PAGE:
Scientists at the Department of Energy’s Pacific Northwest National Laboratory have figured out an innovative approach to economically extracting and converting heat from vast untapped geothermal resources. They aim to enable power generation from low-temperature geothermal resources economically.
“By the end of the calendar year, we plan to have a functioning bench-top prototype generating electricity,” says PNNL Laboratory Fellow Pete McGrail. “If successful, enhanced geothermal systems like this could become an important energy source.”
Researchers at the Massachusetts Institute of Technology looked at geothermal energy in general, not just PNNL's approach, and found geothermal systems could provide 10% of the nation’s overall electrical generating capacity by 2050. The MIT report is here:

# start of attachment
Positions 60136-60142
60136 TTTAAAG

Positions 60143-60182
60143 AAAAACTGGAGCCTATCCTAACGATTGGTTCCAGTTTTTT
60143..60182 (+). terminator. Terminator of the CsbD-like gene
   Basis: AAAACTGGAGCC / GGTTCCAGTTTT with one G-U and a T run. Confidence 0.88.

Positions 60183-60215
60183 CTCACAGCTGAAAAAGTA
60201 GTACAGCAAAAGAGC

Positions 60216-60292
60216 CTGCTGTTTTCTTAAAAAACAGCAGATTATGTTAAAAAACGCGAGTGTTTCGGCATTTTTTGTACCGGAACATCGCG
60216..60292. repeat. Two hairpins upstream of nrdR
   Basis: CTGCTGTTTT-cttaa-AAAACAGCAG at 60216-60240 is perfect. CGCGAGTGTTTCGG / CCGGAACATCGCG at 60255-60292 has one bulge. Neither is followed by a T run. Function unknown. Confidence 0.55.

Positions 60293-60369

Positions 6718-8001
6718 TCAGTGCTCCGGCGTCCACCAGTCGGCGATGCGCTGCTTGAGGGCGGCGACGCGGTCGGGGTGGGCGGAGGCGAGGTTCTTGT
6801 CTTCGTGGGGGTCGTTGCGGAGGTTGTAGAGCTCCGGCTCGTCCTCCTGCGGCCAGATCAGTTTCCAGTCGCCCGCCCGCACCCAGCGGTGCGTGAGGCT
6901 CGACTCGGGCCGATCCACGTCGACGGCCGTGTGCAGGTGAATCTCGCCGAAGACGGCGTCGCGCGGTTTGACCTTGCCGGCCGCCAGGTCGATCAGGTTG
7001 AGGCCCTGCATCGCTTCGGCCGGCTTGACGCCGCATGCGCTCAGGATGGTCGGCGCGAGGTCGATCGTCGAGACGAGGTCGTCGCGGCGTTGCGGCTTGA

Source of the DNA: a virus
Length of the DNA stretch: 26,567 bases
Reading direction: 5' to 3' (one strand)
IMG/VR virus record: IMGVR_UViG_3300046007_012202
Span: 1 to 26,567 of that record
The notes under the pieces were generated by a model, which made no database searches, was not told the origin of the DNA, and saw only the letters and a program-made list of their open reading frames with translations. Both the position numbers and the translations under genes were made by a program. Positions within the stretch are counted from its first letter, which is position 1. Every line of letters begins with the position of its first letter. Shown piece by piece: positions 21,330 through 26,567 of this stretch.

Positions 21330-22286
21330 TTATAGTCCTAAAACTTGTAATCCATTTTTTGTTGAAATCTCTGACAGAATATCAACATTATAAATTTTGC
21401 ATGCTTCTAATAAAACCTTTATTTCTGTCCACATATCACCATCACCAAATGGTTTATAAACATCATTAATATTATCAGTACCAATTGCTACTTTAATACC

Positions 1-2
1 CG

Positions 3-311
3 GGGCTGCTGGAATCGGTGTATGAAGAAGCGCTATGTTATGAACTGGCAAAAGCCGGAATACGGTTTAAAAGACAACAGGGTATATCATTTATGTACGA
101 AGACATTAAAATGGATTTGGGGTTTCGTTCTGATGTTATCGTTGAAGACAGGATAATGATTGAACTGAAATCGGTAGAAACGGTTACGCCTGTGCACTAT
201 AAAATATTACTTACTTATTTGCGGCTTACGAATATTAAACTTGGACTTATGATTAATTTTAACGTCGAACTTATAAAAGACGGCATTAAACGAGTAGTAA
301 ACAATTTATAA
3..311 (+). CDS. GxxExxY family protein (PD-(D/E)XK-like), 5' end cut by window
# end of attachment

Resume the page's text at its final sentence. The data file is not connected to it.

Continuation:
PNNL’s conversion system depends on a new liquid researchers call biphasic fluid. When exposed to heat brought to the surface from water circulating in moderately hot, underground rock, the thermal-cycling of the biphasic fluid will power a turbine to generate electricity. Nanostructured metal-organic heat carriers, or MOHCs, boost the power generation capacity to near that of a conventional steam cycle.
“Some novel research on nanomaterials used to capture carbon dioxide from burning fossil fuels actually led us to this discovery,” said McGrail. “Scientific breakthroughs can come from some very unintuitive connections.”
You can watch a short YouTube video of McGrail talking about the process here: